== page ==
A multiyear bubble in American stocks is now deflating as sentiment turns negative despite solid fundamentals, and investors should own as few U.S. equities as possible, according to GMO LLC.
The size and duration of the moves in stock prices in the final three months of 2018 toward their long-term average valuation is consistent with the moves linked with the bursting of the technology boom in early 2000 and the crash of 1929, according to Martin Tarlie, part of the asset-allocation team at the firm overseeing about $70 billion.
The firm is preaching caution even as U.S. shares head for a fourth weekly gain.
“The volatility is consistent with a bubble bursting,” he wrote, “though we caution that it is possible that the fourth-quarter move in the mean reversion speed could be a head fake.” The bubble could even reflate, as it did in 1998-2000, he said.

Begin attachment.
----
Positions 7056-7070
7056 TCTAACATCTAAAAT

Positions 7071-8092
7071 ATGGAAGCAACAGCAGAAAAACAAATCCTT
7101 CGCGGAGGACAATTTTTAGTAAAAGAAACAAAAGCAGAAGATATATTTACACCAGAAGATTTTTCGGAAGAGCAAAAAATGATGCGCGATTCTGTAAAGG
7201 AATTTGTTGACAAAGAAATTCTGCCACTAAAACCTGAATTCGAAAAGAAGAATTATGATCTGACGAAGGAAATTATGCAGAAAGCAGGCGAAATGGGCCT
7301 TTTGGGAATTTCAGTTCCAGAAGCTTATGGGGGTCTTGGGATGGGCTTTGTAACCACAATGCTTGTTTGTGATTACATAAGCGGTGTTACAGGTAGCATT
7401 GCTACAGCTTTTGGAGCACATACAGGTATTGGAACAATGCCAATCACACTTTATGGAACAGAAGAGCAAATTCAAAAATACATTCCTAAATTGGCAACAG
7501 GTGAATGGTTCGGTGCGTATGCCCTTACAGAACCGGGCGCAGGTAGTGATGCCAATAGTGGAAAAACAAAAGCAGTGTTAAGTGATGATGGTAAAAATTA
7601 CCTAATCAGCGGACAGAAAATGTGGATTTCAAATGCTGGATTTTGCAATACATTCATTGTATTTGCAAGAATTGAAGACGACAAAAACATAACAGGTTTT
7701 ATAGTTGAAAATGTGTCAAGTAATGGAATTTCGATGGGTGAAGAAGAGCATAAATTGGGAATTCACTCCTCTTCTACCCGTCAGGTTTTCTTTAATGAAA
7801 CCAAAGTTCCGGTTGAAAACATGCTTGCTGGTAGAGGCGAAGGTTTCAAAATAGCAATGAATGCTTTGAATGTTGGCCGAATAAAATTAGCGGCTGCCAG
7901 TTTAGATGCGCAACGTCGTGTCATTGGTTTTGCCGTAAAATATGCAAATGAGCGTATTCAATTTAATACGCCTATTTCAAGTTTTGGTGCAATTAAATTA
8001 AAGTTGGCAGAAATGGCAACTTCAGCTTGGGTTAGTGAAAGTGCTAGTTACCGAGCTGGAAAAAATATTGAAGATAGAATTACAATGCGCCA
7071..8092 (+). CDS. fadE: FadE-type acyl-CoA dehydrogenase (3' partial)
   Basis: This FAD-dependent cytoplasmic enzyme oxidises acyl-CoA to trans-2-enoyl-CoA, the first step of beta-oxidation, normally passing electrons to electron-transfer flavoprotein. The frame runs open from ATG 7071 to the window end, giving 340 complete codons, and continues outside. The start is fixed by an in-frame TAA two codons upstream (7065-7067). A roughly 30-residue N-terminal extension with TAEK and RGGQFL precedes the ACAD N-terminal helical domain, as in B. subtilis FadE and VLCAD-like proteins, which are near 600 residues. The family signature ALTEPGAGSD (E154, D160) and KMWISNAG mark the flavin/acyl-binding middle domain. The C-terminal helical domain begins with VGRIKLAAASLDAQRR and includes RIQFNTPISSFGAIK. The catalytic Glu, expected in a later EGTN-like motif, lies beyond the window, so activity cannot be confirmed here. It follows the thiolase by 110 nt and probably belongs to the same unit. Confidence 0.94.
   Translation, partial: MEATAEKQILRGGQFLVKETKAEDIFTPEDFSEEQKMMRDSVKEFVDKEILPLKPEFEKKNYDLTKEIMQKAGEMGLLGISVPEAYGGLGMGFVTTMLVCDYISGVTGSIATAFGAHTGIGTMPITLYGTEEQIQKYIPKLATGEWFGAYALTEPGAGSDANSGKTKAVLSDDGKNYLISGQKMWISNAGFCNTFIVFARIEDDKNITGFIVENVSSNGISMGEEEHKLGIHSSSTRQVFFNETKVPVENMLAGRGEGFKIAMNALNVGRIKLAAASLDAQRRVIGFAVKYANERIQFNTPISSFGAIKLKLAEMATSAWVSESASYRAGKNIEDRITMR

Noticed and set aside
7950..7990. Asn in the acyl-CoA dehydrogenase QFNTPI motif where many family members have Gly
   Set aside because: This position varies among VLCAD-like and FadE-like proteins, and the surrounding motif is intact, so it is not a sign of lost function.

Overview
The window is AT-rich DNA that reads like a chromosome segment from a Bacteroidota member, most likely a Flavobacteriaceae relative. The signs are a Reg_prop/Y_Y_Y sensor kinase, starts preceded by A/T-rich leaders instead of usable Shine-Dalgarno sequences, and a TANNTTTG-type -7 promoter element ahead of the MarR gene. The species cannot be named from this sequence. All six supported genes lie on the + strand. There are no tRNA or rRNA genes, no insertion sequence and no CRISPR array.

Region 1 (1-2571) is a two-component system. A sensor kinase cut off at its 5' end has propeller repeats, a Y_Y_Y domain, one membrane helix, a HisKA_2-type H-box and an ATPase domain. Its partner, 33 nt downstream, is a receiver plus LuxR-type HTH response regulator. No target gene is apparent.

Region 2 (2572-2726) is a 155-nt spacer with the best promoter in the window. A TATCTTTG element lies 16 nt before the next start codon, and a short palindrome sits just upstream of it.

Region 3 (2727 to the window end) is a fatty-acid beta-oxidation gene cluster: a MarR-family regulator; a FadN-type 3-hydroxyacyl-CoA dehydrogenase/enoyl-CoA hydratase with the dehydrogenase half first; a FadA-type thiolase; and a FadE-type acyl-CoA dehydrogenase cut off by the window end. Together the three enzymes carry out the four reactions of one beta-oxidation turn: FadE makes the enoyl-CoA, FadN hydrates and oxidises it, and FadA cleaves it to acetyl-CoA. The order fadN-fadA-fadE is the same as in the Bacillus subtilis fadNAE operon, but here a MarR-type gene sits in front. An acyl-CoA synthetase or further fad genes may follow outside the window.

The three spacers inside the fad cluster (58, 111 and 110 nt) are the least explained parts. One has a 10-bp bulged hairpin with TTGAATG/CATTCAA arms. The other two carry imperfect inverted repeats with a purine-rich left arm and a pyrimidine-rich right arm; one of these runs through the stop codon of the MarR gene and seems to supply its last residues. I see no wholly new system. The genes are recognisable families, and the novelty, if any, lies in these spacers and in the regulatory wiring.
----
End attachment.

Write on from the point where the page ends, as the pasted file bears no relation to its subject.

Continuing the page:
Problem is, timing the deflation is tricky. Owning as little U.S. equity as possible is the next best thing to do, recommends Tarlie, whose theoretical work on a bubble model appeared in the International Review of Financial Analysis journal.
Boston-based GMO is co-founded by Jeremy Grantham, 80, who is known for his prescient warnings of asset-price peaks before 2000 and 2008. He’s drawn skepticism for his often bearish stance during the current bull market in stocks as funds under management at the firm declined. Also, he said in January 2018 there might be a “melt-up” in stocks, just a few weeks before the volatility meltdown.
Tarlie says one reason to take his model seriously is that bubbles are rare.
“Since the late 1800s, we count only five episodes, including today’s,” he wrote in the report, the other four being the late 1910s, 1929, early 1980s and the late 1990s tech boom. “Four of these five are well known to market historians. It is likely that future market historians will learn to know the current episode as well.”
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